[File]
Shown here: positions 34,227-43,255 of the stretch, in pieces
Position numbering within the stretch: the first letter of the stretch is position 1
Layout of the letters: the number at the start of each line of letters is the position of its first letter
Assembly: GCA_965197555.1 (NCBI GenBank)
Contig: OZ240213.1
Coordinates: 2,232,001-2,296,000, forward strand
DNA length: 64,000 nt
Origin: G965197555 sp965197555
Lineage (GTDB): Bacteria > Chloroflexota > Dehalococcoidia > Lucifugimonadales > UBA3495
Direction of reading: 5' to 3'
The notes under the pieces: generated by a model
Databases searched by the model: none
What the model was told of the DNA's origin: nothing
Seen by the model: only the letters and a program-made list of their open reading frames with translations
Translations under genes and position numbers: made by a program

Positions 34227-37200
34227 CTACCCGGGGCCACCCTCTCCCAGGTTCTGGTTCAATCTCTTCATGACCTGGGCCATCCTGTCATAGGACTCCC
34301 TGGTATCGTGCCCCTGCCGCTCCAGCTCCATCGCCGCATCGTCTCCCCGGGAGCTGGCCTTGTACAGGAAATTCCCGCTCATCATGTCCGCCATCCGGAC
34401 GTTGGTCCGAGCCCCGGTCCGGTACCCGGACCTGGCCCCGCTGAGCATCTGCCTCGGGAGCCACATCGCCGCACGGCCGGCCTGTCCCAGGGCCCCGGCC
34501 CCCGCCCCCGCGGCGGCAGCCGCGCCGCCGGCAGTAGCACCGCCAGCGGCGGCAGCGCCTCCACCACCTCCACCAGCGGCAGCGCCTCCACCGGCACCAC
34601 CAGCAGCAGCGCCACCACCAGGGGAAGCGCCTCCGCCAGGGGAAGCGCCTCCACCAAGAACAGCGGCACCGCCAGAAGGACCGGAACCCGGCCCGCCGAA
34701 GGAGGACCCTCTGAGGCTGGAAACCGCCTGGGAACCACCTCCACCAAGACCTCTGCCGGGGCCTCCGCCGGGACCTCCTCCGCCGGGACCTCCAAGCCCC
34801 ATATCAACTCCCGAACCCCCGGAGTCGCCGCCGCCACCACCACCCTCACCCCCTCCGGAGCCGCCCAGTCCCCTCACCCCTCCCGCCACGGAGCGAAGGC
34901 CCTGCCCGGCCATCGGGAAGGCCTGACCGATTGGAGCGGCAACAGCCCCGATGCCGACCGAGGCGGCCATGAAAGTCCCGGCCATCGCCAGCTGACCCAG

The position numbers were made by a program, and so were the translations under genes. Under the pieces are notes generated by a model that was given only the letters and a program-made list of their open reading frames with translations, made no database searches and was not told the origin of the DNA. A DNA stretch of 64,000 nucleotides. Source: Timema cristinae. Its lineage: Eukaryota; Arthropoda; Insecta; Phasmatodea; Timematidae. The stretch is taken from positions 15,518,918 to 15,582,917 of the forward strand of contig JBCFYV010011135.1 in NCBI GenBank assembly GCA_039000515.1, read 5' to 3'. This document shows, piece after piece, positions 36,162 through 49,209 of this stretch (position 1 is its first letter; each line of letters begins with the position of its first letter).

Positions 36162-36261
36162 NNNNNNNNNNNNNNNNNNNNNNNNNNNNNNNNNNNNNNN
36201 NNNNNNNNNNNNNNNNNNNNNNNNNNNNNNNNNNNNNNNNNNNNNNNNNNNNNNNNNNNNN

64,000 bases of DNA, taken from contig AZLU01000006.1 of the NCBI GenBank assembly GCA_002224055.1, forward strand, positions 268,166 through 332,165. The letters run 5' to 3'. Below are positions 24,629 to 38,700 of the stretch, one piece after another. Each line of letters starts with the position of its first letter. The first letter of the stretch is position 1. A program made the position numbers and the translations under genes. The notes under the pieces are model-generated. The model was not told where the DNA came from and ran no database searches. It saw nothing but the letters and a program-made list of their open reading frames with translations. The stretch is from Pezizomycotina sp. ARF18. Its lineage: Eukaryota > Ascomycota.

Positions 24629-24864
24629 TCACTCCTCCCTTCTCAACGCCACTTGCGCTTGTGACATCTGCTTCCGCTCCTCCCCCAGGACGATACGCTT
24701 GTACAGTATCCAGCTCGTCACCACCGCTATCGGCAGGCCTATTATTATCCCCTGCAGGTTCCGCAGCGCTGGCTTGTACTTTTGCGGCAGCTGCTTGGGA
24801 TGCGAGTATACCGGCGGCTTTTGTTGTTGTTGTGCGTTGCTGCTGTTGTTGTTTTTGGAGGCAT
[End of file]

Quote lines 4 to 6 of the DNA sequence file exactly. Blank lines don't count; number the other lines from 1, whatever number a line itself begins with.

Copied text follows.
Assembly: GCA_965197555.1 (NCBI GenBank)
Contig: OZ240213.1
Coordinates: 2,232,001-2,296,000, forward strand